Bitcoin Loses Half of Its Value
The price of Bitcoin dropped below $10,000 on Wednesday.
Bitcoin is the world's best-known cryptocurrency. But, it has lost half of its value from the record price set last month.
The digital currency was valued at over $19,000 last December. On Wednesday, Bloomberg financial service said the price dropped to about $9,600.
Charles Hayter is a founder of Cryptocompare, a business that owns cryptocurrencies. He told Reuters, "There is a lot of panic in the market. People are selling." He said the fall in the value of bitcoin is related to uncertainty about whether governments will try to set rules for its use.
Bitcoin is different from national currencies, which are supported by governments and central banks. Bitcoin is stored as a line of computer code. It is not printed on paper or something you can hold like a coin.
Computers keep a global record of how each bitcoin is exchanged so that ownership and transactions can be confirmed.
Last week, the South Korean government said that it is considering measures to ban trading of cryptocurrencies, including bitcoin. Officials also are expected to debate the rise of bitcoin at the upcoming G20 summit, a meeting of the world's major economic powers, in Argentina in March.
Wild price swings
In January 2017, one bitcoin was worth around $1,000.
In April, the Japanese government recognized bitcoin as a legal currency for settlement of debts. As Venezuela's national currency loses value, Venezuelans have increasingly turned to bitcoin for daily use. And North Korean computer hackers are believed to be stealing bitcoins from exchanges in South Korea.
The digital currency reached its highest level in December after the U.S. Commodity Futures Trading Commission permitted trading in bitcoin futures. Futures are financial agreements for trading valuable property at set prices.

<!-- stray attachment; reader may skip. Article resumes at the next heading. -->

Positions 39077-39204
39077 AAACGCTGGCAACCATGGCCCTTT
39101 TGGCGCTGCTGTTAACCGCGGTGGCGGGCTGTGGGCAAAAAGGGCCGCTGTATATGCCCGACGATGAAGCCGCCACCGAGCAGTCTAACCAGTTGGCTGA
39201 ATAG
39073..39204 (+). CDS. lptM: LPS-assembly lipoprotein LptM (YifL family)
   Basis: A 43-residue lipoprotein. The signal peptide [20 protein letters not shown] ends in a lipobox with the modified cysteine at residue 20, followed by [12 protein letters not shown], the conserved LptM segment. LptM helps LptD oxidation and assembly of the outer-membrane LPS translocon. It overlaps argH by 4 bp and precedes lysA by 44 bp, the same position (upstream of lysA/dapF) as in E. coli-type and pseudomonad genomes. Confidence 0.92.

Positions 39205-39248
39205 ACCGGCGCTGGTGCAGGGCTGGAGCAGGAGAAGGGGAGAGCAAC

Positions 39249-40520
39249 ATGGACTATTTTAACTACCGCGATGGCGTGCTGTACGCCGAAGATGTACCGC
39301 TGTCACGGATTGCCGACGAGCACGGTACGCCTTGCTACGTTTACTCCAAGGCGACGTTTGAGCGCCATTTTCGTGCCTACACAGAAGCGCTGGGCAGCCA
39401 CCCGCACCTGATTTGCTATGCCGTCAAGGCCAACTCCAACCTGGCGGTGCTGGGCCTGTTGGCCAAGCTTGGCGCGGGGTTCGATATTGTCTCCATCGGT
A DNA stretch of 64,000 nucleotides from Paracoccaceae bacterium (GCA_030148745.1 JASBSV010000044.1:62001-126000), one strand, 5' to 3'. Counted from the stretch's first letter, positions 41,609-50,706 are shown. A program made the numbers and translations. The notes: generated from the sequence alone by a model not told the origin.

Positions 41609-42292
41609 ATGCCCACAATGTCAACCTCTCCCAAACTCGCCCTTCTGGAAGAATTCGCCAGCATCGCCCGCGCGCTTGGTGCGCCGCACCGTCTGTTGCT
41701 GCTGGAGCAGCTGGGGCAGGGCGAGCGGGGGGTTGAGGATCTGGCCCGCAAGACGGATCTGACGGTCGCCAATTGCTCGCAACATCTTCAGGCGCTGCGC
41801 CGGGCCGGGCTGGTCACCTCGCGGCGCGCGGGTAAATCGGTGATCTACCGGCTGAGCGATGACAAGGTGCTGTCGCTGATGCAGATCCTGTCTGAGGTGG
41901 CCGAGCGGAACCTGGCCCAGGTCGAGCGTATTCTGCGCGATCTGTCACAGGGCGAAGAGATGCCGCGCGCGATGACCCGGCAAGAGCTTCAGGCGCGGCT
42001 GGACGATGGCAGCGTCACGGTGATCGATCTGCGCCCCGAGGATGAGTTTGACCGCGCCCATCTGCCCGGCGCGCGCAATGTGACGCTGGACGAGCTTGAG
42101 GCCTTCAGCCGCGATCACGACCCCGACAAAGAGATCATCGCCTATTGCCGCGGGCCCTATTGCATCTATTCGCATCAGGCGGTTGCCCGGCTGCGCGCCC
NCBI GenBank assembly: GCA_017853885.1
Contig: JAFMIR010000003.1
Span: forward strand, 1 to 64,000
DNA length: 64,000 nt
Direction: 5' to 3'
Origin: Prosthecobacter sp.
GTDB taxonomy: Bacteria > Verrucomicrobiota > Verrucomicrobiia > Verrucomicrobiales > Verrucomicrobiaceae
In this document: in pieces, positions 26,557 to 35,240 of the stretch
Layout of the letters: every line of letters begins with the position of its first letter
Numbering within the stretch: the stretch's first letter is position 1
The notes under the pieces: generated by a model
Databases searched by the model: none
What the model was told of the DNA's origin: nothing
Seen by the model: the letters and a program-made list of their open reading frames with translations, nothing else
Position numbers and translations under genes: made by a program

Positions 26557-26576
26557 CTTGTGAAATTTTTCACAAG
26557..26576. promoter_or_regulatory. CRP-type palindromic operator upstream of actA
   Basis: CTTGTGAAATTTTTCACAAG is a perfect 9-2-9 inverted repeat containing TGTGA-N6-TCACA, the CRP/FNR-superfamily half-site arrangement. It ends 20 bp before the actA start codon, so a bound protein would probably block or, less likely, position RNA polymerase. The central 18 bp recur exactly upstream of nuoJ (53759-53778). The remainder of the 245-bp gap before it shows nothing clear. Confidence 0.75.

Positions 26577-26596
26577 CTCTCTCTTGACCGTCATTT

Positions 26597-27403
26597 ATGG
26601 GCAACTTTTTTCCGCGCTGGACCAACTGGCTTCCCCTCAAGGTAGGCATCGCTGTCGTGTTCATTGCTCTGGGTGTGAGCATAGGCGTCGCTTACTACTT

Warren Buffett is an influential American investor and one of the richest men in the world. Last week, he warned: "In terms of cryptocurrencies, generally, I can say with almost certainty that they will come to a bad ending."
Some observers say the recent drop in value shows that bitcoin was overpriced. Others welcome government rules and expect the extreme price changes to continue.
The price of bitcoin has dropped before. Marc Singer is an adviser with the investment company Singer Xenos. He noted that bitcoin lost 93 percent of its value in 2011 and half its value in 2015.
Christopher Keshian is with the APEX Token Fund, an investment group. He told Reuters that the sharp change in value "is an expected, and important, part of the journey to becoming" an accepted asset. He expected sharp changes in value to continue and that the price of bitcoin would rise again.
On Wednesday, Reuters reported that experts at Citi, an American financial company, said bitcoin could lose half of its value again, to about $5,000.
I'm Jonathan Evans.